“World’s first” AMD gene therapy carried out by Oxford researchers
The procedure involves detaching the retina and injecting a virus to correct the cause of the eye disease
A professor from the University of Oxford has carried out “the world’s first gene therapy” to tackle the cause of age-related macular degeneration (AMD).
If successful, the treatment could improve patients’ quality of life and their ability to remain independent.
The procedure was carried out at John Radcliffe Hospital by professor of ophthalmology at the University of Oxford, Professor Robert MacLaren.
Speaking about the trial, Professor MacLaren said: “AMD is the number one cause of untreatable blindness in the developed world. A genetic treatment administered early on to preserve the vision in patients who would otherwise lose their sight would be a tremendous breakthrough and certainly something I hope to see in the near future.”
Janet Osborne was the first person to under the procedure. The 80-year-old has AMD in both eyes, but the central vision in her left eye has deteriorated.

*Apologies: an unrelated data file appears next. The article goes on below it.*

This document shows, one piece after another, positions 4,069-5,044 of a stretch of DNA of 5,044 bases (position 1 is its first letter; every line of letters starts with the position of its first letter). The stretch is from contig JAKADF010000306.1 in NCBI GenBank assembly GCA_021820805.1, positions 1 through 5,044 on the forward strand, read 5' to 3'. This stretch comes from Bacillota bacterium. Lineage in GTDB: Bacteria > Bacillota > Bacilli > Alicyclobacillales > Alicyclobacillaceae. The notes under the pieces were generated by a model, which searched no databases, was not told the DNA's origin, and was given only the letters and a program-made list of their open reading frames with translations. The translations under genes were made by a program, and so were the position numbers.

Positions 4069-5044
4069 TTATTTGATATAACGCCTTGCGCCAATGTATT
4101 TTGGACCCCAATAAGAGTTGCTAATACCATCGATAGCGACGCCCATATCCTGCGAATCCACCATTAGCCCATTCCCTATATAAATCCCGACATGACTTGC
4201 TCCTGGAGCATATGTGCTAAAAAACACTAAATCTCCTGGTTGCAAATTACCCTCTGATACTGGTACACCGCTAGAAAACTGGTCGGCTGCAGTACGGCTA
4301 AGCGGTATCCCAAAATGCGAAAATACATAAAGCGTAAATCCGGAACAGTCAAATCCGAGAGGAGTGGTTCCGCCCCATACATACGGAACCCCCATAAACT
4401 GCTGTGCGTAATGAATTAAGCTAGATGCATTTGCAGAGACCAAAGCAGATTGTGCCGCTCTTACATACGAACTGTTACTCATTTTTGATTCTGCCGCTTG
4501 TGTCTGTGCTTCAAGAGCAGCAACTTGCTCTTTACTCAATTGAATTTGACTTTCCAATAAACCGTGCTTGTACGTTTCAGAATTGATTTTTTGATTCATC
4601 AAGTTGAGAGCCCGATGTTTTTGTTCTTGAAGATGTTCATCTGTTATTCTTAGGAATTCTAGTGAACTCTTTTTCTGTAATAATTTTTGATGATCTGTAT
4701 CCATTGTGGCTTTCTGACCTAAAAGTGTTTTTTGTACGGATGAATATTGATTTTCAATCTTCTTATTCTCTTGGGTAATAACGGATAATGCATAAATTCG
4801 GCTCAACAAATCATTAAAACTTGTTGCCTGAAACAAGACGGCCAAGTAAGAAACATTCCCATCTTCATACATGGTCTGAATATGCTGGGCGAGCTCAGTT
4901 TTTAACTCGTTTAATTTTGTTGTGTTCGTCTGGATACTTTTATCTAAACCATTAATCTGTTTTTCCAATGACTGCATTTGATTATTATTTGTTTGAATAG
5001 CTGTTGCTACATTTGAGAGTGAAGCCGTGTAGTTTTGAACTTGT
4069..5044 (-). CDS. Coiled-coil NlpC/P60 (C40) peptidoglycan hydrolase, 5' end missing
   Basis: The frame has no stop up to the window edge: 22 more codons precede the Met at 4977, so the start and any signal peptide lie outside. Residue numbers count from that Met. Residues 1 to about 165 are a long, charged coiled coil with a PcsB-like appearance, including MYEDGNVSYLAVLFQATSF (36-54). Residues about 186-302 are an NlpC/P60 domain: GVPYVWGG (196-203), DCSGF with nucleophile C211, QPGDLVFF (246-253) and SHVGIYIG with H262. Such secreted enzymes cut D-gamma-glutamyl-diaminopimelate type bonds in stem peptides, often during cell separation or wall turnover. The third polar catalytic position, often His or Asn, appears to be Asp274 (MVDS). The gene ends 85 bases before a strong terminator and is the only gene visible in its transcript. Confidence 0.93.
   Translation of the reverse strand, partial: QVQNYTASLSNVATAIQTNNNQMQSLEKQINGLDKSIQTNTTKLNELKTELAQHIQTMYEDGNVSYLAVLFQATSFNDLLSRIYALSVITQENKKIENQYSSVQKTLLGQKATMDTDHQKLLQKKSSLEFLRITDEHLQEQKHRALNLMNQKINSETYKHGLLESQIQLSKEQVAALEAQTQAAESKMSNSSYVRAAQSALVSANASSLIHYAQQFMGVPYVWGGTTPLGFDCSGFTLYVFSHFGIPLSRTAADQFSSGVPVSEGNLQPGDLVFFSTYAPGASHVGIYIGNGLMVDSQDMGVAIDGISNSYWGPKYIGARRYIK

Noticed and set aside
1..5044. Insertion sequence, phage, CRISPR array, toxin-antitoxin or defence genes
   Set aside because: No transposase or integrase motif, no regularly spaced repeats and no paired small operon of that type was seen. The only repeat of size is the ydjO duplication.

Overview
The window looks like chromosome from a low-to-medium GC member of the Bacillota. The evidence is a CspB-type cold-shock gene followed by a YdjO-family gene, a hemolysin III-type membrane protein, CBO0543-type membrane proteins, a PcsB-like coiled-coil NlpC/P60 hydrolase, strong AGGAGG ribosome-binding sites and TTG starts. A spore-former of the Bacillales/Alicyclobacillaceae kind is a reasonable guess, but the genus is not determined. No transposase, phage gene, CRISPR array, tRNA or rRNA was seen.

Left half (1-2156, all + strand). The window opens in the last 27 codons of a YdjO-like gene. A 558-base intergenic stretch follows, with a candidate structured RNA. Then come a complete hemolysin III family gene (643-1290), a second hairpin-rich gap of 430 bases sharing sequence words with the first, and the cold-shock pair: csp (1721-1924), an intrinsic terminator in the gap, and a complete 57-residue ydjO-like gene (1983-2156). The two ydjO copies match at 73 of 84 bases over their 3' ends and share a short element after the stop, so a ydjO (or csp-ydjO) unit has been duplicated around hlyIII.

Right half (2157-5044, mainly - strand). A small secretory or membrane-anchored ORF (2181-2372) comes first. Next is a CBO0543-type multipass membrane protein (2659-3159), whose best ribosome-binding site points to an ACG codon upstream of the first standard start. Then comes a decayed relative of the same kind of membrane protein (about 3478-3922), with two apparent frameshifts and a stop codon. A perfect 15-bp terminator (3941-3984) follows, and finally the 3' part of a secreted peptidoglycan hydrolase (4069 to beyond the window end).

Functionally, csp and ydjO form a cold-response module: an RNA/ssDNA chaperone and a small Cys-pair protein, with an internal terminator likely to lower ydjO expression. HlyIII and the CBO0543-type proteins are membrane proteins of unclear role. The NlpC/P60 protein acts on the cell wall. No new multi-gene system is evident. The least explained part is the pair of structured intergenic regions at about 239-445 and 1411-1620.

Speaking about why she decided to participate in the trial, Ms Osborne said: “I wasn’t thinking of me. I was thinking of other people. For me, I hope my sight doesn’t get any worse. That would be fantastic. It means I wouldn't be such a nuisance to my family.”
The trial was sponsored by British biotech company, Gyroscope Therapeutics, with support provided by the National Institute for Health Research Oxford Biomedical Research Centre.
During the operation, the retina is detached and a solution containing a virus is injected underneath. The virus infects the retinal pigment epithelium and corrects a genetic defect that causes AMD. It is hoped that the procedure only needs to be carried out once.
Professor MacLaren explained: “We’re harnessing the power of the virus, a naturally occurring organism, to deliver the DNA into the patient's cells. When the virus opens up inside the retinal cell it releases the DNA of the gene we have cloned, and the cell starts making a protein that we think can modify the disease, correcting the imbalance of the inflammation caused by the complement system.”
“The idea of this gene therapy is to deactivate the complement system, but at a very specific point at the back of the eye, so the patient would otherwise be unaffected by it, and we hope that in the future it will slow down the progression of macular degeneration,” he added.